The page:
It’s not what you know it’s who you know, right? Not exactly, but it helps to know people that can point you in the right direction in your career.

The thought of traditional networking makes me ill. The idea that I have to “press the flesh” and make small talk isn’t my thing. But you might be different when it comes to networking and really enjoy it. Not me.

If you’re like me and haven’t developed an appetite for networking, here’s the problem. It works! Networking is a very effective job search tool and it also has the ability to speed up your job search. Again, as much as I hate to admit it, networking works! So if you haven’t developed the appetite for networking, I have some ideas for you.

The first thing you need to guard against is networking with negative people. The last thing you need is to sit around and complain about the economy and the job market all day. So find positive people to discuss your current job situation, those are the people that are successful and can help you and want to help you, not the negative types.

Networking is just having conversations with people that can help you with your job search. Use your business and personal contacts for exploring opportunities. For instance, don’t overlook your banker. Bankers are very connected and typically know what’s going on in the community.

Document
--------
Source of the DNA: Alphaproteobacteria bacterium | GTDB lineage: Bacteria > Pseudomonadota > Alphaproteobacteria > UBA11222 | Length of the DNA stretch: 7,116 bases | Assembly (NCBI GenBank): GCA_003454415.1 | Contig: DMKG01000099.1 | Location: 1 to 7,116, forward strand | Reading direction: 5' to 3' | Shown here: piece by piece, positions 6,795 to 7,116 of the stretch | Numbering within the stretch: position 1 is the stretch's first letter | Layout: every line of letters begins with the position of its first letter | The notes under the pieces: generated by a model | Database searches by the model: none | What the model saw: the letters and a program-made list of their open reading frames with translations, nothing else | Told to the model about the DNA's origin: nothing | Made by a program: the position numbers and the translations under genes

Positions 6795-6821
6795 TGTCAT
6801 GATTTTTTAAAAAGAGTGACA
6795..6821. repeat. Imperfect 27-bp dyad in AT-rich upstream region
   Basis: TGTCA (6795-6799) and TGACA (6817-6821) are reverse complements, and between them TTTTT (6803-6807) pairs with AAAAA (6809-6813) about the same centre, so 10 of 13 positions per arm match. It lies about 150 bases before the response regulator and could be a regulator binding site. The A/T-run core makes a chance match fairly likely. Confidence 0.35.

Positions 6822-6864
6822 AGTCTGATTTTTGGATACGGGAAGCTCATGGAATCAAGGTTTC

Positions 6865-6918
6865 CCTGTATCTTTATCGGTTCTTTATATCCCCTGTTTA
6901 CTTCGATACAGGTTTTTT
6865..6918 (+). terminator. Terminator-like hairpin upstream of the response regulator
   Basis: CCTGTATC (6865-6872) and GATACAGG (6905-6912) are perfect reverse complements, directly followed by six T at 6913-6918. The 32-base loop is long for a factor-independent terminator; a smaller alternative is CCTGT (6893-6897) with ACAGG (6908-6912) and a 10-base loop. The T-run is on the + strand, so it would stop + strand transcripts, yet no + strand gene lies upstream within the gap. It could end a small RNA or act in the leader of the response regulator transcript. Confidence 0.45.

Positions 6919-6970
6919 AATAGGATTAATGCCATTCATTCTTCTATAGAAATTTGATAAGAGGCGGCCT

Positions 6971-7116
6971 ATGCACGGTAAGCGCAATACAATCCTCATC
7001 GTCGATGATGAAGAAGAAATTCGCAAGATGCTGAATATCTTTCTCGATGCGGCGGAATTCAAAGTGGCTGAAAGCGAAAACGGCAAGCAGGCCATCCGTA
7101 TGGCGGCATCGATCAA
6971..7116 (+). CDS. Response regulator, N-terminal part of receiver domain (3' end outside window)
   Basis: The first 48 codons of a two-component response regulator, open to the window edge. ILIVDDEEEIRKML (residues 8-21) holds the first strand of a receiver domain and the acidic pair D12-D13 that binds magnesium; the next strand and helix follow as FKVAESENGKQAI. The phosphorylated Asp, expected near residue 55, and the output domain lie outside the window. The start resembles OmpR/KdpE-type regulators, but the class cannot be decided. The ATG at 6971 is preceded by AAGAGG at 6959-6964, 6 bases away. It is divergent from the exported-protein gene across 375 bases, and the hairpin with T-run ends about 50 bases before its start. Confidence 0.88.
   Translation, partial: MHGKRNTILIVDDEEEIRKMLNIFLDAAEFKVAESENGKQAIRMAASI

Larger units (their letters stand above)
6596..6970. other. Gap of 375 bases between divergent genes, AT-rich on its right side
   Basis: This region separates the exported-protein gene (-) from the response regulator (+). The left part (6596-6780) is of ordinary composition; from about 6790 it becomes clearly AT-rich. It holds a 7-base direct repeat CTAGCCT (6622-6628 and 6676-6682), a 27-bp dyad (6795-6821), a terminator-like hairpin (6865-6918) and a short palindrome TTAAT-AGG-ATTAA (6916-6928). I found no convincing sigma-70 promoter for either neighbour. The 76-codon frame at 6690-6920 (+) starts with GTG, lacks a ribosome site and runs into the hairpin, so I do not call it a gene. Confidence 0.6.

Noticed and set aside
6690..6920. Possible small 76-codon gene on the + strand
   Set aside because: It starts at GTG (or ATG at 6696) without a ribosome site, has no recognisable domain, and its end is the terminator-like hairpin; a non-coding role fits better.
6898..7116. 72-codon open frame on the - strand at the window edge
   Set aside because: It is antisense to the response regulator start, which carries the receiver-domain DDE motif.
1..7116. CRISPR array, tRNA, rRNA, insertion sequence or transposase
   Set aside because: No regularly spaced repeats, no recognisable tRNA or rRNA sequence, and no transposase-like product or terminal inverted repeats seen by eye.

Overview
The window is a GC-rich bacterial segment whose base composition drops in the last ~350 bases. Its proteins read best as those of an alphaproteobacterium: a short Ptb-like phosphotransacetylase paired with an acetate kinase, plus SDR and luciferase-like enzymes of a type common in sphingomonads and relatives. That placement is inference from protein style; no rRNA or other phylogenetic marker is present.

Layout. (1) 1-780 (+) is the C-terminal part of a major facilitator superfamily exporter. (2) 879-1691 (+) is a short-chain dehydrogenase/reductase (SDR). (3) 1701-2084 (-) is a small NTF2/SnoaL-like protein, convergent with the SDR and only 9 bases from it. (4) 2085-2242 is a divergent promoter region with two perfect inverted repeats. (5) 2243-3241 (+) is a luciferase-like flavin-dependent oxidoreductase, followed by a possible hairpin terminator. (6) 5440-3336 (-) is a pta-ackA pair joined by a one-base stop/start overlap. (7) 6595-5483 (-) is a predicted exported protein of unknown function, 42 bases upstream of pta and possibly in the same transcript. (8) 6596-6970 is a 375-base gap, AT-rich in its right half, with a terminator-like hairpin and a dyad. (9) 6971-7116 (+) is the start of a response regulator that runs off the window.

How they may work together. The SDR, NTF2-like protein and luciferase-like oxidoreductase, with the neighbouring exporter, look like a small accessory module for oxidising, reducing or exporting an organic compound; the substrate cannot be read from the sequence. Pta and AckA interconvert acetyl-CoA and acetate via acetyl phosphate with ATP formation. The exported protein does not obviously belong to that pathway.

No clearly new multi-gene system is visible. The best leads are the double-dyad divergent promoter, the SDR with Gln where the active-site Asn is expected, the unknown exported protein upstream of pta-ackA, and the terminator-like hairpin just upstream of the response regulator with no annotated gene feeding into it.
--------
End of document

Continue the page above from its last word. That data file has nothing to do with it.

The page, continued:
Another good place is your local Chamber of Commerce. Typically the people that work at the Chamber of Commerce have an understanding of the businesses in the area. They will know which companies are coming to town and which companies are growing and currently hiring.

You can always network in the normal places like conventions and trade shows, alumni associations, job fairs, professional organizations, family and friends, self-help organizations, non-profit organizations, and any other clubs you might belong to. These organizations and individuals can help you, but you have to open up in your conversations and let them know about your job situation.

Another good networking source are HR Departments of some of your past employers. These people understand the market and your industry. In my experience they typically have a lot of contacts and belong to several industry associations. Basically, they know a lot of people. If you left on good terms they will be happy to help you. Try it.

Networking is often overlooked during your job search. It shouldn’t be, because it works. So, connect with positive friends, neighbors, relatives, and different associations within your community and have conversations about your job situation. Let these people know you need some help. These people will help you. Who you know does make a difference. I hope this helps.

Good luck to you!

Mike Palumbo